University of Cambridge > > Scott Polar Research Institute - Polar Physical Sciences Seminar > Inuit pastoralism in South Greenland: Navigating the spectrum from wild to domestic herds in an era of rapid Arctic change

Inuit pastoralism in South Greenland: Navigating the spectrum from wild to domestic herds in an era of rapid Arctic change

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Greenlandic Inuit are better known culturally for their hunting of marine and terrestrial mammals, fishing and dog-breeding. However, a century ago in South Greenland they initiated what is today a vibrant livestock-based form of agriculture, supplemented by fishing and hunting on sea and land. This followed some 500 years after the Vikings (Norse) had abandoned farming and hunting in the same area. This study presents a linked social-ecological and economic overview of pastoralism and hunting as seen from the perspective of local practitioners in South Greenland. Contemporary pastoralism in South Greenland has been characterized by small farms raising mainly sheep and cattle, with horses and dogs as support animals when needed for herding and corralling. For the past 50 years, semi-domesticated reindeer have been added to the mix. Hunting of wild ungulates (muskoxen, wild reindeer and feral sheep) has been a constant and highly prized source of supplemental of meat, hides, wool/qiviut, as well as significant income from trophy hunting in recent decades, alongside fishing and sea-mammal hunting. Since WWII , “pastoralist” practices have spanned a wide spectrum from feral/wild to domestic herds in an era of rapid Arctic change. South Greenland thus contrasts both historically and at present with the predominantly hunting-based cultures of North and East Greenland. Our research is based on the co-creation of knowledge through participant observation and interviews across the region. The findings reveal an extremely high level of innovation ranging across household, local and regional scales, including linkages to Denmark and the EU. Despite the recent closure of a shrimp processing factory in the region, with its commensurate loss of secure employment, informants were primarily focused on their own individual and collective agency. We conclude that for its 100th anniversary in 2024, South Greenlandic Inuit have clearly established pastoralism as their “signature livelihood”, via multiple animal species combined with hunting, herding and fishing, which is among the most innovative and least studied subsistence livelihoods in the Arctic.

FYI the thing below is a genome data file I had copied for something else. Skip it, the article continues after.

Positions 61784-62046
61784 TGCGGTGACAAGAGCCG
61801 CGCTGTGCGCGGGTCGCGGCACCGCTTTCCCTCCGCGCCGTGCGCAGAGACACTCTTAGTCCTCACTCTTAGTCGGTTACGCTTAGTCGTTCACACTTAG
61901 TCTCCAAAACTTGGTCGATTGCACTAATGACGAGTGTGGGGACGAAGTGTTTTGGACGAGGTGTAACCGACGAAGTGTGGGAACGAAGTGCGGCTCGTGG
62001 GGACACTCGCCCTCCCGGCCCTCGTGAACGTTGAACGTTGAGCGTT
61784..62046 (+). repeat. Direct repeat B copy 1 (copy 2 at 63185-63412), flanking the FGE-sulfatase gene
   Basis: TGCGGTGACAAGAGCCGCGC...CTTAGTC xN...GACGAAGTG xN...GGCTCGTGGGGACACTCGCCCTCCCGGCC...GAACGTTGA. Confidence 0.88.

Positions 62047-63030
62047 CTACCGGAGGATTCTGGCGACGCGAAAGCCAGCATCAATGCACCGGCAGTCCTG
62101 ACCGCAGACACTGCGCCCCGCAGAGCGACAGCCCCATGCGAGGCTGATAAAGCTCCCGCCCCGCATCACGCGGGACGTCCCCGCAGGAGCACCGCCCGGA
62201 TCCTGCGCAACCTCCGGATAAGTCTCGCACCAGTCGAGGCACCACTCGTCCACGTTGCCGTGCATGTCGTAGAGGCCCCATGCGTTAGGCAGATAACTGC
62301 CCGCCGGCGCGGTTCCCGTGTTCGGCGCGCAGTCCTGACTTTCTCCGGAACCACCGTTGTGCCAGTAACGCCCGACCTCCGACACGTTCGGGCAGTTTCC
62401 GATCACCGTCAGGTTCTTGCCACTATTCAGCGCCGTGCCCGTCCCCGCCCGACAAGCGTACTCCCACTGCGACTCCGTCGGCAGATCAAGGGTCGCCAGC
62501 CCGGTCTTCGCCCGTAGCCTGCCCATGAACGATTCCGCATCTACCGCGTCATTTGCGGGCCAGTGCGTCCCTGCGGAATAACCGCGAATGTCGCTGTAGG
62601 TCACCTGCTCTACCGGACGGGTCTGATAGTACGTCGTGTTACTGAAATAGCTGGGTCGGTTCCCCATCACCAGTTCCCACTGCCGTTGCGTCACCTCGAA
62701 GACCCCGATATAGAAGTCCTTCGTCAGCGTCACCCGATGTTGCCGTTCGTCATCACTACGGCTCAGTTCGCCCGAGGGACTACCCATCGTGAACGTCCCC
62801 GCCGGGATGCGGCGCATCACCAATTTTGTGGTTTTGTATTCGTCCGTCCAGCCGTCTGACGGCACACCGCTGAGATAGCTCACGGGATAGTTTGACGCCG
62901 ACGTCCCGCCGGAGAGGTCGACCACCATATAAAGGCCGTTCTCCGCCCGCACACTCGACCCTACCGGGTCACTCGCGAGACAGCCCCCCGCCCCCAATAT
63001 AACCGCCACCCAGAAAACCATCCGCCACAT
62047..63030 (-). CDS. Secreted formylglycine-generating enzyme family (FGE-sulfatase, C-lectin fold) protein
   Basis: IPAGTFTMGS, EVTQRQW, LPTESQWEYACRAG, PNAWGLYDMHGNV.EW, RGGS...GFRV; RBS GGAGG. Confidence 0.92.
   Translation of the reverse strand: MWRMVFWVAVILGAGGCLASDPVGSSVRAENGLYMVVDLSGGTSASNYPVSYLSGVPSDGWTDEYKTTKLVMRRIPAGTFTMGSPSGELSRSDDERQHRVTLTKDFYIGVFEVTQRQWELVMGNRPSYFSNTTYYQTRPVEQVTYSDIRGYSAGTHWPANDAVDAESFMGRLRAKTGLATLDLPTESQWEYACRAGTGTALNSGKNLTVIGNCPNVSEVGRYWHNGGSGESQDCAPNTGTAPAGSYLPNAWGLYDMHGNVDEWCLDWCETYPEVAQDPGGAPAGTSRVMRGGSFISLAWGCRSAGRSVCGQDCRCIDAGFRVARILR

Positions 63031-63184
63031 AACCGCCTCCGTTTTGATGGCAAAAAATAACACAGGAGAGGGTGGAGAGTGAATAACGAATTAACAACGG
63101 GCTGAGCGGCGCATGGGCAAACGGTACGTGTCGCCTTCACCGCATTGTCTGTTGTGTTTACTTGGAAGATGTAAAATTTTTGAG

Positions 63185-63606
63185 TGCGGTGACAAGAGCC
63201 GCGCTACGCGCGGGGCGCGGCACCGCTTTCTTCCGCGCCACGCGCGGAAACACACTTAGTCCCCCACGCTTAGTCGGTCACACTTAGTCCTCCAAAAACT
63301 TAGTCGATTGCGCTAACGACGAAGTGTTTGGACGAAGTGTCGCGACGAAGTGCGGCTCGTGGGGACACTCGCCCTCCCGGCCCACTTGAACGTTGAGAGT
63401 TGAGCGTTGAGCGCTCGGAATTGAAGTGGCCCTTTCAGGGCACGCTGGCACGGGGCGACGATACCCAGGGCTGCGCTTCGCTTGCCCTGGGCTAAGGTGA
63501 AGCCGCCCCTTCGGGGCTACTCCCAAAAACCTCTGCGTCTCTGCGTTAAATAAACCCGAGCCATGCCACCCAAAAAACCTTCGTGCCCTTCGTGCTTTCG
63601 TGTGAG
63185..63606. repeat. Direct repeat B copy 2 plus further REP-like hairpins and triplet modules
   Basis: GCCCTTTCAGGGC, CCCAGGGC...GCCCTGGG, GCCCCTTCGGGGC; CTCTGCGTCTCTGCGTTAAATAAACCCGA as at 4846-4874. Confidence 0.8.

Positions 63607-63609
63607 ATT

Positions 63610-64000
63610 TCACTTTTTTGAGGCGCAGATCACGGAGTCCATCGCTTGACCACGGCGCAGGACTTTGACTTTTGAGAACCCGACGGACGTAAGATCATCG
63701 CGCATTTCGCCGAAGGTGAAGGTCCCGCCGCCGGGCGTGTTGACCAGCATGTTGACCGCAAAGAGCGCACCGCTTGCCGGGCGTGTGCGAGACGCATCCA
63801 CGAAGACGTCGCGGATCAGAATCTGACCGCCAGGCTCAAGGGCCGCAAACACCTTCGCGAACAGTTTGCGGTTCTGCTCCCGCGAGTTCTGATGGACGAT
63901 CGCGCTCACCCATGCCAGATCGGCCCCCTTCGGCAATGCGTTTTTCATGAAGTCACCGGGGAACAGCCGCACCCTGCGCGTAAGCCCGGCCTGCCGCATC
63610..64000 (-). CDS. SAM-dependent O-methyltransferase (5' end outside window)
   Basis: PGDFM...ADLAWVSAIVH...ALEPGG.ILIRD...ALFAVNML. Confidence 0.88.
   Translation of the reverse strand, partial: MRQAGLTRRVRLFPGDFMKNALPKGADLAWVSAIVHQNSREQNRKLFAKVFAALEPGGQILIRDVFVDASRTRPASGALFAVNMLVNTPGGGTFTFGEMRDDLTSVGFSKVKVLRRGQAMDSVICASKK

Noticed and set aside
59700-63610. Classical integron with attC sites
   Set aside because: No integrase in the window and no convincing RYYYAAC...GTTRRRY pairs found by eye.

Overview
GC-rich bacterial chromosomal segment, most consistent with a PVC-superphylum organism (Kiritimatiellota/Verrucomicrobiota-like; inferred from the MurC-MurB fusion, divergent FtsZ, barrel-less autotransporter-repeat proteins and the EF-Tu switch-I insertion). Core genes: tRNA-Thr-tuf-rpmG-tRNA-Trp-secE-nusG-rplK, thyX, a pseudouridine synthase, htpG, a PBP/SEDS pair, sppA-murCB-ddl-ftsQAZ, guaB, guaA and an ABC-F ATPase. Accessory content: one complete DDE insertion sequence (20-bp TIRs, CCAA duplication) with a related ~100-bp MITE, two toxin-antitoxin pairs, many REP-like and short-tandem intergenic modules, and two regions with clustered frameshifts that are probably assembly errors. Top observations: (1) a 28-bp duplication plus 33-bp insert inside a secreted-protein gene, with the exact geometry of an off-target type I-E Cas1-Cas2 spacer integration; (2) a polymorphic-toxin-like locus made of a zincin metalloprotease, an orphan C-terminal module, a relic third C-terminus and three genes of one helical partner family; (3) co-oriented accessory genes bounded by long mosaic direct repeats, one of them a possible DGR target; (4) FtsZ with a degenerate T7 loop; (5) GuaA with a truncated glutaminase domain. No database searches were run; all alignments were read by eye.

This talk is part of the Scott Polar Research Institute - Polar Physical Sciences Seminar series.

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